At the ground-breaking for the new UU meetinghouse on Chestnut Street, Marion, Ellie Cook, and Emilia Dean were the first ones to break ground at what was to become the entrance into the congregation’s new home.
Jeff Cerier will tell us a little about Dr. Lincoln Dana who died in 1996 at the age of 84 and his wife Bunny who died two years ago at the age of 102. Bunny was here when we dedicated the RE Rooms six years ago and was so pleased at this honor.
Dr. C. Lincoln Dana and Bunny Dana
February 13, 1912 – June 25, 1996 February 29, 1912 – 2014
When Lincoln retired from a long career as a doctor for the town of Franklin as well as Dean College, he and Bunny sold their home on King Street and moved to their vacation home in Plymouth. They maintained connections with the church, however, and continued to host gatherings of the Mr. and Mrs. Club in their lakeside home where they often served Lincoln’s famous fish chowder.
Lincoln was always anxious for news of the church and was happy to hear that new families kept coming, that plans were underway to build a home for the church once again. His family stretched back to the founding of the church in 1856 so it was important to him that the church survive.
Bunny didn’t become a Universalist until her marriage to Lincoln in 1942. Her mother-in-law, Agnes, was a pillar in the church and so, in addition to raising her children, Bunny joined Agnes and the other women who were the ones who actually kept the church running. It was the Ladies Circle that organized church suppers, ran the church fairs, raised money for special projects, helped those in need, and, of course, taught in the Sunday School.
After Grace Universalist Church was sold and the congregation built a new meetinghouse on Pleasant Street, there was conflict and disarray in the church. Many of the long-time members left during this period of time, however Lincoln and Bunny continued to be faithful in their support of this church that had been so important to generations of their family.
And last, but not least, Meg Loring will tell us about Emilia Dean and her husband, Robert, who died in 1985 at the age of 61. Emilia, at age 95, is the only one of the faithful nine who is still alive. :
Robert Dean and Emilia Dean
Our congregation had been keeping a liberal religious light flickering in Franklin during the 1970’s and early 1980’s, however the members who remained knew that something needed to change if the church was to survive. With Emilia Dean’s urging, the decision was made to tap into the church’s invested funds in order to apply for acceptance into the Unitarian Universalist Association’s Extension Ministry program. Emilia was the one who made frequent phone calls to district officials, the UUA’s Executive Director and even the UUA President, telling them that the church could grow if only they had the help of an Extension Minister. They all knew what to expect when told that Emilia Dean was on the phone!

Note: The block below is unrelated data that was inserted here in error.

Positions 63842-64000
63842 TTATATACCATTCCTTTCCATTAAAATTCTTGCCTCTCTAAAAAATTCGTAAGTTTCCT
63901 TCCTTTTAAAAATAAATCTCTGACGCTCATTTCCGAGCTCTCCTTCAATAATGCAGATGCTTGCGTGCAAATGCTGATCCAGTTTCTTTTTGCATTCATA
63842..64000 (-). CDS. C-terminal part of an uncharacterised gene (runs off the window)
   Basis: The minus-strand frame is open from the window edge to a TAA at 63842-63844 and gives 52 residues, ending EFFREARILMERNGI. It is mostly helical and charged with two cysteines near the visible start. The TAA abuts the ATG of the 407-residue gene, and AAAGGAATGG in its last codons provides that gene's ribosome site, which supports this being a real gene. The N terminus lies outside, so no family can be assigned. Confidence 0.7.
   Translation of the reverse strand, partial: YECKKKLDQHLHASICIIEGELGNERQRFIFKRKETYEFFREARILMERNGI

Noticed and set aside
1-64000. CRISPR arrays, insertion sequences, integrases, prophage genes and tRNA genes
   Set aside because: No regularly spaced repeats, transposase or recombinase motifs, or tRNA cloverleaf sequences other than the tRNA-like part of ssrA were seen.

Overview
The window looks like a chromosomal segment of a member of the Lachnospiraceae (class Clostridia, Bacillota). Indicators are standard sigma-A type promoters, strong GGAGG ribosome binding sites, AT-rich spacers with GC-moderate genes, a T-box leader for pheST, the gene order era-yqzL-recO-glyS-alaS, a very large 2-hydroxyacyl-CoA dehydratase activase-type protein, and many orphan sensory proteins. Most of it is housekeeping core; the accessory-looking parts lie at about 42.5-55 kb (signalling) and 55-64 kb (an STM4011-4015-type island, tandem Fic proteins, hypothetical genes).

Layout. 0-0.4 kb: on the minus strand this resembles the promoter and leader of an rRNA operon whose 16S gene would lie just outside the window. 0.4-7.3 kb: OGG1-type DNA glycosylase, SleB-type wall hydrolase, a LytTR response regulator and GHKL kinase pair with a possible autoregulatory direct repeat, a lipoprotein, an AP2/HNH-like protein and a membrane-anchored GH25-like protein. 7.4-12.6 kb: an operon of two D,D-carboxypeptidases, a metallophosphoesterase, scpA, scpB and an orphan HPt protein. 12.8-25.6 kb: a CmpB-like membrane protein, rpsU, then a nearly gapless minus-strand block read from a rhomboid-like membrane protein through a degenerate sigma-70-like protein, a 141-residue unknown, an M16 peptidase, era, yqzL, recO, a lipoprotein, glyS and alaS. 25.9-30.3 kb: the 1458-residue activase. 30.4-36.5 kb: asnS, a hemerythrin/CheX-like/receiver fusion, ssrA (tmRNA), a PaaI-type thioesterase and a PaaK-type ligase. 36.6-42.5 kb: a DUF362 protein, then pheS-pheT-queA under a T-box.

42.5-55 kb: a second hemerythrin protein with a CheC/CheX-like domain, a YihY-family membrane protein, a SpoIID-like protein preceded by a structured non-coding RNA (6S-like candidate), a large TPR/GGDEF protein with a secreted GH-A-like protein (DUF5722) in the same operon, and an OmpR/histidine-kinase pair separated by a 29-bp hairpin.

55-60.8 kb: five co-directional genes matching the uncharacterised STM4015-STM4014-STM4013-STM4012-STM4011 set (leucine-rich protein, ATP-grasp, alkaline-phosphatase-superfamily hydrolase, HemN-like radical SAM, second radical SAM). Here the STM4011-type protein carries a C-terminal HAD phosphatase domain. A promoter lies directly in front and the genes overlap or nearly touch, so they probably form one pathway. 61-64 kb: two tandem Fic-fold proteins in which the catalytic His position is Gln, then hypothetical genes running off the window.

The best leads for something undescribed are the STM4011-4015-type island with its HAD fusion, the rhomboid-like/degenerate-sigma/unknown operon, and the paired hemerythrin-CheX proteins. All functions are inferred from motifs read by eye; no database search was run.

Emilia and Robert met during World War II while both were active military serving at the same Army base. It was on a cross-country troop train that their romance blossomed and when they reached California, they were married. When the war was over, Robert brought his bride back to Franklin. He had not grown up in our church, however his grandparents had been active Universalists, and so when the children started to arrive, Emilia and Robert joined the First Universalist Society. During the years in which their five children were growing up, they were active in the Sunday School program and the Mr. and Mrs. Club, and Emilia was part of the Ladies Circle.
Following Robert’s death in 1985, Emilia increased her involvement in the church, accepting various leadership positions including congregational president. After the Extension Ministry began and the congregation started to grow, Emilia stepped back from official leadership, saying that it was time for the young people to take over. But she continued to be one of the respected elders preserving institutional memory as well as supporting the rapid changes that were happening. For many years Emilia could be found at the center of everything happening within the church, from board meetings to property clean-ups when she would appear with her rake and clippers.
My hope is that all of you will pause sometimes to remember these good people as you enter the rooms that have been named for them. My hope is that you will tell the children about them so that their spirits may be kept alive within this congregation, for without them, this church would not be here.
There have been massive changes in the past 30 years, and there will be more changes 30 years from now, and 30 years after that. From one generation to the next.
But may we all be faithful stewards of this church we love.
May we have the courage to continue to take Leaps of Faith when necessary;
May we preserve the liberal religious tradition that they nurtured so carefully, yet knowing that we will be carving new pathways for those who will follow.
Sing: Forward Through the Ages #114
Our youngest children remind us sometimes that we are the church of the open mind, the loving heart, and the helping hands. May each of us commit ourselves to ensuring that this will continue to be so.